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*Part Question*High Pessure Pump and Motor Assembly- 1988 Reatta


M-Tri

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Hi everyone. I just bought an '88 Reatta that seems to run great with everything except the brakes. I believe all it needs is a <span style="font-weight: bold">High Pressure Pump and Motor Assembly</span>. Does anyone know the best place to pick this up used or new?

any help is appreciated. thank you smile.gif

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I bought it in Florida

I think I got a good deal. I know it's a pretty rare car, so I want to make sure I can find the part before I bring it to a mechanic and have it sit in his garage while he runs through his contacts, haha.

thanks a lot for the help everyone. I'll be doing some reading. Reatta.net is a great resource and I really appreciate the link!

Any more info or advice would be greatly appreciated. I need to get this on the road ASAP

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One thing you will find is that the most common cause of the motor not running is the relay on the firewall, followed by the pressure switch followed by a blown fuse or wiring issue. The motor historically does not fail often unless abused.

If the motor is not running then it will be difficult to do the tests (you even need pressure for test 7 to work) but both the red and yellow lights should be on.

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M-Tri-

What everyone is trying to tell you albeit indirectly is they have doubts about your diagnosis of needing a new pump.

Take their advice and take the brake tests and post your results.

If in the end you do indeed need a new pump, it is an easy change-out with the simplest of hand tools and shouldn't take you more than 1/2 an hour if you were to attempt it yourself.

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Guest Bobby Valines

M-Tri just wanted to give you the heads up. Its important to use proper sentences and English here so that we can understand each other easily, after you have been here awhile you will understand why. Give us as much information as you can about everything you can think of don't think we will assume things the more information you can give us the better. Fill out your profile with your year and miles, city and state, someone here might live close to you. You will find the people here are the greatest and would like nothing more than to help each other to have the best running car on the block. Enjoy your reatta and welcome to our reatta forum. Hope you have as much fun here as I do.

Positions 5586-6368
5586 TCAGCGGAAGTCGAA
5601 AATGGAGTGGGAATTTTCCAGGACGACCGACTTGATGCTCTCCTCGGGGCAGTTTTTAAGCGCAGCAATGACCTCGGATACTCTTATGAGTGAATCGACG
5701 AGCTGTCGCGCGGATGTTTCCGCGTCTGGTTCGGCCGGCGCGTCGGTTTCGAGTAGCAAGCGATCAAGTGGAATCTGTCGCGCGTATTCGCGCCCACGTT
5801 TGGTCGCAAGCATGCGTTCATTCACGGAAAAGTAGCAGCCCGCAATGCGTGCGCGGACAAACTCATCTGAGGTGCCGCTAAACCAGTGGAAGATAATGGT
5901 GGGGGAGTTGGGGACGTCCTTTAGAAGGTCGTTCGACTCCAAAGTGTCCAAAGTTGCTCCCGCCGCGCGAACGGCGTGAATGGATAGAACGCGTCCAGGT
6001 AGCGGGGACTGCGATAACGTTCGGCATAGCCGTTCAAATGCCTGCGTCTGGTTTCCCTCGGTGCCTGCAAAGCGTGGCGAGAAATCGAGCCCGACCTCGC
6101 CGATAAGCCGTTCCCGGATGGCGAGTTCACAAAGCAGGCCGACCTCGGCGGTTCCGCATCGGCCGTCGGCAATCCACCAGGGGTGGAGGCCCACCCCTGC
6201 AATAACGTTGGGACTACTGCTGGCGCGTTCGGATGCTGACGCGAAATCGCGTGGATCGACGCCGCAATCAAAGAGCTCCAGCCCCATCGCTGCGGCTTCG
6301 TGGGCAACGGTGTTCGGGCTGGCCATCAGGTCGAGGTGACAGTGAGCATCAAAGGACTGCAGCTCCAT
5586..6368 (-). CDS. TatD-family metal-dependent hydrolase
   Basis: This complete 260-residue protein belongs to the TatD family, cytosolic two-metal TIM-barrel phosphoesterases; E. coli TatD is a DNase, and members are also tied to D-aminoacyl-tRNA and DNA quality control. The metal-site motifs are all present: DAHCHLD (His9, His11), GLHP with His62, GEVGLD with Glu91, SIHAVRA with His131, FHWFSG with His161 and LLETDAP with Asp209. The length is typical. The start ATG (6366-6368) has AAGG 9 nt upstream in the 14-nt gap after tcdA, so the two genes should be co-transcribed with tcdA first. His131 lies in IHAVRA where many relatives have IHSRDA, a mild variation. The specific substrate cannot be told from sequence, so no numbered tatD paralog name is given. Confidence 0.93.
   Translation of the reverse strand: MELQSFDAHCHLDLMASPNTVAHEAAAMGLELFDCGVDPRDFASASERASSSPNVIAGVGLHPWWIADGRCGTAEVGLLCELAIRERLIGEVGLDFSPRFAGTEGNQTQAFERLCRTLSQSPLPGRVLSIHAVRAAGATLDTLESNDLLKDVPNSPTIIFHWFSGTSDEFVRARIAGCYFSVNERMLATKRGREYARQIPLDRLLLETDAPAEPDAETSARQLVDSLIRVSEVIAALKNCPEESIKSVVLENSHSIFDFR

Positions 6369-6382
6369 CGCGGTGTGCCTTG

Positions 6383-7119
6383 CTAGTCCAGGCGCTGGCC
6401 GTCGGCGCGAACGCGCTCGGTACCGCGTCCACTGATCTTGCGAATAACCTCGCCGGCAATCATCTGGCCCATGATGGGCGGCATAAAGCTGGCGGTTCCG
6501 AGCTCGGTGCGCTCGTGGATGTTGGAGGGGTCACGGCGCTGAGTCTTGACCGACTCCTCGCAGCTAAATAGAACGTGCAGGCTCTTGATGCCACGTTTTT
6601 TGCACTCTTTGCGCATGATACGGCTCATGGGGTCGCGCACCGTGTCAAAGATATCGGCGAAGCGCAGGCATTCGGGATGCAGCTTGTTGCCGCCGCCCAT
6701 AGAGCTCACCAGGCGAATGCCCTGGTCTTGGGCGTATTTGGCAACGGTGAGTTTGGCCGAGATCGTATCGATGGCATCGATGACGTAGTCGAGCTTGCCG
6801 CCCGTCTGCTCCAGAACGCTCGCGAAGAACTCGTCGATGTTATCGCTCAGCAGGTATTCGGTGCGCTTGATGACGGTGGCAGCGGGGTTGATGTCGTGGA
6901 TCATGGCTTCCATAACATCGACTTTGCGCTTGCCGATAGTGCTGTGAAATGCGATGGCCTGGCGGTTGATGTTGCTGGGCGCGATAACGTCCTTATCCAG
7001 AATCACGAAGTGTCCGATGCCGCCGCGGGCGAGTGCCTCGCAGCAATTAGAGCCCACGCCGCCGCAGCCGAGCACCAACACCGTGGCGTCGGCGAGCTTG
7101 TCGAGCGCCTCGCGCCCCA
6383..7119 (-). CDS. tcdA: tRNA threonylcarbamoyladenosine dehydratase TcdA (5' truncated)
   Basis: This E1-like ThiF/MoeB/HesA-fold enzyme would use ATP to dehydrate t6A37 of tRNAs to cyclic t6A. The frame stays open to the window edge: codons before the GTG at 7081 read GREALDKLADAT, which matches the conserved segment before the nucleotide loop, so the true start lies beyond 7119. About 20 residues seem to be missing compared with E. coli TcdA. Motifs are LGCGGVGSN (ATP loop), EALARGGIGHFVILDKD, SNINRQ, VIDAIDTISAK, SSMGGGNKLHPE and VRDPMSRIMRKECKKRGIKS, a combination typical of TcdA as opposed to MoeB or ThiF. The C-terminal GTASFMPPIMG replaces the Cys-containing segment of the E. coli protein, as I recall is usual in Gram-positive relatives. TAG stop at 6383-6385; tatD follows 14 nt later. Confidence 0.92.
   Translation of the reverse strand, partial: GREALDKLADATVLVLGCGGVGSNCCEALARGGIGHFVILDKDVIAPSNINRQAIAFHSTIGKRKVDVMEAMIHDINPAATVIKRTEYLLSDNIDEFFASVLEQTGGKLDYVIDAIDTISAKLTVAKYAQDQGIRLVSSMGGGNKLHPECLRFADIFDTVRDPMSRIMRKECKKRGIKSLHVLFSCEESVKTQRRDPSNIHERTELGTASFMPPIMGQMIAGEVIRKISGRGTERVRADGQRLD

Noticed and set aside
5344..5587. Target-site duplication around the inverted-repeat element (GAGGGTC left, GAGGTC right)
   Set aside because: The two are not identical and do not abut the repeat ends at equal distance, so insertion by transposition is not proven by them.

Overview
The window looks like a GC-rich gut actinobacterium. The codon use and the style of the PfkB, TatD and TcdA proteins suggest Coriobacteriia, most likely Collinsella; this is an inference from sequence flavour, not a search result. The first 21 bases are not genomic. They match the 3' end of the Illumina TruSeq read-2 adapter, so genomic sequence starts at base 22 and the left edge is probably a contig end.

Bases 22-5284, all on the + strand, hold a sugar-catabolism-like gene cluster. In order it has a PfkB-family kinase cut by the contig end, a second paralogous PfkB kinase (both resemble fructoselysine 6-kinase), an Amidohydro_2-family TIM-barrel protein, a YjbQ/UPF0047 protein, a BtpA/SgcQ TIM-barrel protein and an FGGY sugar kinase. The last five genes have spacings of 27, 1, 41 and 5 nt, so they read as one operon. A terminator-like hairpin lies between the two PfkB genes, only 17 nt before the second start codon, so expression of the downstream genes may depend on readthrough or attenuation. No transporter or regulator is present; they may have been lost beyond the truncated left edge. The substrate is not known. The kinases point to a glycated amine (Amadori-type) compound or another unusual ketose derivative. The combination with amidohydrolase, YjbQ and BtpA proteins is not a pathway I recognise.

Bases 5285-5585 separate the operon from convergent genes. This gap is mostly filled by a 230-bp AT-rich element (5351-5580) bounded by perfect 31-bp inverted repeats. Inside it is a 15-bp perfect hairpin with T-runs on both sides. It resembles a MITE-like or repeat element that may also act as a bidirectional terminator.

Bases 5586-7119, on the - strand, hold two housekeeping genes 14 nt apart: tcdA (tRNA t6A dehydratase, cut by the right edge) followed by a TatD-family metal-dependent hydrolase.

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Hi M-Tri and welcome to the forum! Please do as others have suggested and take the brake test. Then report your results back to the forum.

If you are certain your pump motor will not run, take Barney's advice and jump straight to the motor with 12 volts to determine if the problem is in the motor or in the switches and relays that control voltage to the motor.

You might find some interesting reading on my website Reatta Owners Journal. It is a great place for new Reatta owners to visit. It has lots of information about repairing the Reattas

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<div class="ubbcode-block"><div class="ubbcode-header">Originally Posted By: Rawja</div><div class="ubbcode-body">M-Tri-

What everyone is trying to tell you albeit indirectly is they have doubts about your diagnosis of needing a new pump.

Take their advice and take the brake tests and post your results.

If in the end you do indeed need a new pump, it is an easy change-out with the simplest of hand tools and shouldn't take you more than 1/2 an hour if you were to attempt it yourself.

</div></div>

Well I still actually haven't picked the car up yet. I payed for it a couple days ago and got the title. The car itself is still in Daytona about 20 miles away. I was planning to get it insured and have it towed to a mechanic's shop over there after I got an idea of what the part should cost me, and where I can get it. Then I was going to drive it back to my place.

Right now I'm basically going on a test drive and the info I got from the previous owner. He seemed very straight forward with me, and really seemed to put a lot of love into this car. When I test drove it the car felt and looked phenomenal except the brakes. I had to really jam on the brakes to even get a slow stop, and it felt like stepping on a brick in the dirt. The owner told me it was because it needed the part listed above, but I don't know if he ever actually gave it the brake test you're all referring to.

I think now instead of getting the car taken to a mechanic (which I can't afford) I'll just get it towed to my house and give it the tests.

I feel kind of stupid asking this, but would you still recommend I do these tests myself even though I have very little experience under the hood of a car, and was never particularly good with mechanics?

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From your description, the tests will not help because you are not getting any boost in the first place and most rely on having at least some.